What's behind the names of pubs in Diss?
PUBLISHED: 10:23 04 August 2018
If you've ever wondered why Diss pubs have their names or how some names came to be more common than others, here's our potted guide.
Norfolk’s drinking heritage is slowly draining away as last orders are called.
Dozens of pubs have closed over the past decade, according to Norfolk and Norwich Campaign for Real Ale, which blames rising brewery costs, falling supermarket prices and changing social attitudes and tastes.
And with each pub goes another piece of heritage. Pubs aren’t just places to enjoy a quiet pint or a rowdy night on the tiles; their names and signs are each a piece of our local and national identity.
If you’ve ever wondered why Diss pubs have their names or how some names came to be more common than others, here’s our potted guide.
The Cock Inn
A landmark tavern in Diss for more than 500 years. A cockerel is a common and ancient tavern sign in use since the 14th century. Often it is an indication that in the past cock-fighting took place. In the 17th century the name also helped advertise the sale of cock-ale, which was ale mixed with the jelly of minced meat of a boiled cock amongst other ingredients.
The Thatcher’s Needle
From Thatcher’s Arms to Thatched Cottage, Inn or just plain Thatcher, the reed or straw roof covering has inspired countless pub names across rural Britain — it’s referred to as ‘Thack’ in Scotland. None are more specific though than the Diss pub’s name derived from the traditional tool used in thatching. Ironically when the pub was named in 2013 there was a mini outcry that it could be a reference to Margaret Thatcher.
To the Greeks and Romans, a Saracen was a nomad of the Arabian desert. The word came to mean ‘Arab’ then ‘Moslem’, especially with regard to the crusades. Noble families who members had taken part in the crusades tended to include a Saracen’s head as part of their arms. It was then transferred to inn signs, usually showing a typical Arab or Turk by way of illustration.
Inns across the UK share being named after greyhounds though for different reasons. Those on the route from London to Birmingham are often referring to the famous mail coach, with a similar one travelling from London to Exeter. It is sometimes also a heraldic reference to the dukes of Newcastle. However most refer to the dog with it on the sign. Also known as ‘grazehounds’ they were formerly used in the chase but now are mainly associated with greyhound racing. Incidentally the ‘grey’ in the name has nothing to do with their colour.
Two Brewers (now Number 11)
A fairly common pub name since the 17th century with at least a dozen still remaining in London alone. The ‘brewers’ referred to are usually draymen, who deliver the beer, seen carrying a cask between them, slung from a pole. This pub was once re-named Nut Bush and earlier this year became the Number 11 restaurant/bar.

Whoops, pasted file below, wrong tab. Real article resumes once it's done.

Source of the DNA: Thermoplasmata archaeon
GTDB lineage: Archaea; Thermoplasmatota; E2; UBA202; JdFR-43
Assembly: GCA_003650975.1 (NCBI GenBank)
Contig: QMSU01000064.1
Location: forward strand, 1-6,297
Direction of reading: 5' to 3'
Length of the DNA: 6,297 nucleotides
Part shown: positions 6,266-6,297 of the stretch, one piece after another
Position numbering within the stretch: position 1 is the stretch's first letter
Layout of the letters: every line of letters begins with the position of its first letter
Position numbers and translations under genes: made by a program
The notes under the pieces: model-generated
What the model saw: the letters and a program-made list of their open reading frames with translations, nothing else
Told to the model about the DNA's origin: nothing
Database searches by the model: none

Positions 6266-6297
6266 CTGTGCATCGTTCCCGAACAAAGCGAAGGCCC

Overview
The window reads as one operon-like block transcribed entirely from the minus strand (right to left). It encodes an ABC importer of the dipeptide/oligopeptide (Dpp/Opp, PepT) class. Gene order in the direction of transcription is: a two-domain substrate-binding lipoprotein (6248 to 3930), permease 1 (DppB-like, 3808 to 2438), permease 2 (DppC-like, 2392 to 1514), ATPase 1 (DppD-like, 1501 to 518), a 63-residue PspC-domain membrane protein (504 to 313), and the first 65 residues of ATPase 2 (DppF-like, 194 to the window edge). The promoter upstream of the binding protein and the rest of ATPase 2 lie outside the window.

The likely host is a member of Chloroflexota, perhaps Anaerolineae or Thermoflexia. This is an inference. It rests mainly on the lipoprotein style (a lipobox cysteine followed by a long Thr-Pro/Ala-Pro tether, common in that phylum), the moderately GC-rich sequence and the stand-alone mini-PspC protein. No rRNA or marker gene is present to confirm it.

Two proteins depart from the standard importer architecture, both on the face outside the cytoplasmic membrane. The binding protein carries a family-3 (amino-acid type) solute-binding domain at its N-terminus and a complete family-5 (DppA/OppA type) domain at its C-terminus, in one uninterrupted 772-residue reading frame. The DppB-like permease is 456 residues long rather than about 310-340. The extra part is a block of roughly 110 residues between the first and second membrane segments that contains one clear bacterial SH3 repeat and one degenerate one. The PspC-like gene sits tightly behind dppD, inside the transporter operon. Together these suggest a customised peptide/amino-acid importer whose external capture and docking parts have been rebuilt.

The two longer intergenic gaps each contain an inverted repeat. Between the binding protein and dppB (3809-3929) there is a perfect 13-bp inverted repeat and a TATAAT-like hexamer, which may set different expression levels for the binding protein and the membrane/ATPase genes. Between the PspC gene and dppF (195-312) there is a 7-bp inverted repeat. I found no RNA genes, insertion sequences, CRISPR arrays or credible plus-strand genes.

The White Elephant
Though a common expression this isn’t actually that common as an inn name with the Diss pub being one of the most well known. The kings of Siam were said to have given a white elephant to courtiers they disliked. The courtier was obliged to pay the heavy expense of their upkeep, getting nothing in return as, the animals being scared, they were not allowed to work. The figurative meaning then is for something that drains your pockets.
A reference to crossroads where stagecoaches formerly picked up and dropped passengers. In the 17th and 18th centuries up to 40 coaches a day passed through Scole.
Well over 500 pubs share this name which has been popular for 600 years, though it did disappear during Cromwell’s period in power.
The Swan Inn
Swans have appeared in pub names and signs since the 14th century, either in reference to the majestic bird or its role on coasts of arms. In the latter role it was much favoured by Henry VIII and Edward III.
The White Horse
One of the most popular of all pub names. It has been in use since the 15th century and remains common because of its heraldic use. A galloping white horse refers to the House of Hanover, and dates from the accession of George I in 1714.
Fighting Cocks Inn
Cock fighting with introduced to Britain by the Romans and was prohinited by Cromwell in 1653. It remained popular however until sterner measures were taken in the mid-19th century.
The Fox Inn
Common inn name in rural areas for centuries especially where fox hunting occurred. The fox is often paired with other animals, Fox & Hounds, Fox & Goose, or objects for comic effect, like the Fox & Knot in London.
LAST ORDERS – DISS PUB NAMES THAT HAVE DISAPPEARED
The Jolly Porter